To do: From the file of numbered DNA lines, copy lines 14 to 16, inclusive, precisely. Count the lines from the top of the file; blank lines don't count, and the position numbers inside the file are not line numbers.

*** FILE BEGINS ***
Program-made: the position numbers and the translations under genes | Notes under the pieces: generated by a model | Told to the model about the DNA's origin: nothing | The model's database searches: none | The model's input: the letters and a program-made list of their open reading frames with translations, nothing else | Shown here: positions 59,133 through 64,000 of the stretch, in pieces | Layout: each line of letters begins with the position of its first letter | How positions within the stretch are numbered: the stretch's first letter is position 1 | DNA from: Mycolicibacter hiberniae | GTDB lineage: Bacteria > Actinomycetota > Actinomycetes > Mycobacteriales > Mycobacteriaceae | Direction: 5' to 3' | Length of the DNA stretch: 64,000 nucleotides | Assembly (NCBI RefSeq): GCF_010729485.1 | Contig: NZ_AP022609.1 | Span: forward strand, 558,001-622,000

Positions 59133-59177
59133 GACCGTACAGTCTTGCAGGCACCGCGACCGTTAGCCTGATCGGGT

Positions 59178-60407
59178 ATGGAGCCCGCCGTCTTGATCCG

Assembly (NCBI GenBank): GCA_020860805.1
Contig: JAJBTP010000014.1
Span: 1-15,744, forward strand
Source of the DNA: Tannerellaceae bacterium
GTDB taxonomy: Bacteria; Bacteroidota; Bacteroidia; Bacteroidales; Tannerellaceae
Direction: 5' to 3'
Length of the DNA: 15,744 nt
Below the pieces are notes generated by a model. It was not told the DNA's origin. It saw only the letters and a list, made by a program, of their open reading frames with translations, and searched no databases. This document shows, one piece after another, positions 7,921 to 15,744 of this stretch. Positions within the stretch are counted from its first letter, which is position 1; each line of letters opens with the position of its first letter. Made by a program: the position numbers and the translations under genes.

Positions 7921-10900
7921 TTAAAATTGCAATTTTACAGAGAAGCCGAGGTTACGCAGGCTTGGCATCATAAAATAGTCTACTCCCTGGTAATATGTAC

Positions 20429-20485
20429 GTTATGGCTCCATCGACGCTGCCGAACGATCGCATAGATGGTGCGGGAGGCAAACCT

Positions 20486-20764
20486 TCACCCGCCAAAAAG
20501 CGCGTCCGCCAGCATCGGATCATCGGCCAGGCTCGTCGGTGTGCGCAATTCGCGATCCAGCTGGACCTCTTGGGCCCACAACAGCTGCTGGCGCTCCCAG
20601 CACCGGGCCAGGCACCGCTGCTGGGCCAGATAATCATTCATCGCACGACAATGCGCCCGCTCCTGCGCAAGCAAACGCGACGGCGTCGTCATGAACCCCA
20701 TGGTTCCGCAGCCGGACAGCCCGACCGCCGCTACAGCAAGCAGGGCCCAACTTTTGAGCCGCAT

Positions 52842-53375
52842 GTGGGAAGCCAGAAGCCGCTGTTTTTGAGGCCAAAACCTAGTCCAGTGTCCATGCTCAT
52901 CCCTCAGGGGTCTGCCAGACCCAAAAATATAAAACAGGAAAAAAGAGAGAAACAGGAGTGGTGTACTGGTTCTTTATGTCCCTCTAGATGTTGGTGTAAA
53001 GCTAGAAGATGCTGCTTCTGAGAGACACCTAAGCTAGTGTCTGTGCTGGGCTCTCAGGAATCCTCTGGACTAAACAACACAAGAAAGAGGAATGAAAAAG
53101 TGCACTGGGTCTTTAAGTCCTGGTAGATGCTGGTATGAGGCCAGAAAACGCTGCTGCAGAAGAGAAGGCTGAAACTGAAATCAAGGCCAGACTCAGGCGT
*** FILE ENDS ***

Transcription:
Positions 7921-10900
7921 TTAAAATTGCAATTTTACAGAGAAGCCGAGGTTACGCAGGCTTGGCATCATAAAATAGTCTACTCCCTGGTAATATGTAC

Positions 20429-20485